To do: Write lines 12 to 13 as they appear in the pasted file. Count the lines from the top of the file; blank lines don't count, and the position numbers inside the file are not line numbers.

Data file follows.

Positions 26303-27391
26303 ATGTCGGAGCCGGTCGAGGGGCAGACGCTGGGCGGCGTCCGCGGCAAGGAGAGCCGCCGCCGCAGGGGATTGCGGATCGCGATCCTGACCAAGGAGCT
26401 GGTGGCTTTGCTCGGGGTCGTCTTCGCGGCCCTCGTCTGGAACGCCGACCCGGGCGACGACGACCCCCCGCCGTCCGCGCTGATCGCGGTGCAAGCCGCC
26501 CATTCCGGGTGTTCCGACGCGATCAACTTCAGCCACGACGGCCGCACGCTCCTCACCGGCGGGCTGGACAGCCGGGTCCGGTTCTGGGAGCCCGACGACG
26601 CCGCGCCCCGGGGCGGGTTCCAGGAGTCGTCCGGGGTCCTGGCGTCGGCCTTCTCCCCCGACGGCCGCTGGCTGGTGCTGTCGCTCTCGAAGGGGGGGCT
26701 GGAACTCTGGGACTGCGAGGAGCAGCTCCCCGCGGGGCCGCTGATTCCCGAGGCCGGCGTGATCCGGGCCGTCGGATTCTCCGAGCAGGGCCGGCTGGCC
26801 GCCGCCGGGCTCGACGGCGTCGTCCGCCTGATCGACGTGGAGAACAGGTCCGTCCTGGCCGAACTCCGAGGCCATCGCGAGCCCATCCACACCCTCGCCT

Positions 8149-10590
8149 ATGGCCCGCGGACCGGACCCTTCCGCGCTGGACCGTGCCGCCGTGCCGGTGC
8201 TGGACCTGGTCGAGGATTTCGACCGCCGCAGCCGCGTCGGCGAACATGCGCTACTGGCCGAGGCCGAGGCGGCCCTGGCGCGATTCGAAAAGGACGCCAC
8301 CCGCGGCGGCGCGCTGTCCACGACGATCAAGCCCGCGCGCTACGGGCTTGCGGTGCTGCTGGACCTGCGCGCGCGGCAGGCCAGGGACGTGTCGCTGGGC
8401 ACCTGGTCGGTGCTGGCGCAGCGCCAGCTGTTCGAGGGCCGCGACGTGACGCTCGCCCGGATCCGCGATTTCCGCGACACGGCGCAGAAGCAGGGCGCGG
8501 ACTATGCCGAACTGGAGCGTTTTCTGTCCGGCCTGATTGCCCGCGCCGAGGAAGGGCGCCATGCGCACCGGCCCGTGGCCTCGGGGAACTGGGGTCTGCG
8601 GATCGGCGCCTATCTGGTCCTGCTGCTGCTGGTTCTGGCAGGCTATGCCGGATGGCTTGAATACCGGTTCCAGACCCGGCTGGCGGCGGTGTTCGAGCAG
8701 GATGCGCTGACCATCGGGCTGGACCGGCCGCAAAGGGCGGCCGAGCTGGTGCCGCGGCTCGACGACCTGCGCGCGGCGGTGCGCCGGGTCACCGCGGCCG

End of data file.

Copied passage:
8401 ACCTGGTCGGTGCTGGCGCAGCGCCAGCTGTTCGAGGGCCGCGACGTGACGCTCGCCCGGATCCGCGATTTCCGCGACACGGCGCAGAAGCAGGGCGCGG
8501 ACTATGCCGAACTGGAGCGTTTTCTGTCCGGCCTGATTGCCCGCGCCGAGGAAGGGCGCCATGCGCACCGGCCCGTGGCCTCGGGGAACTGGGGTCTGCG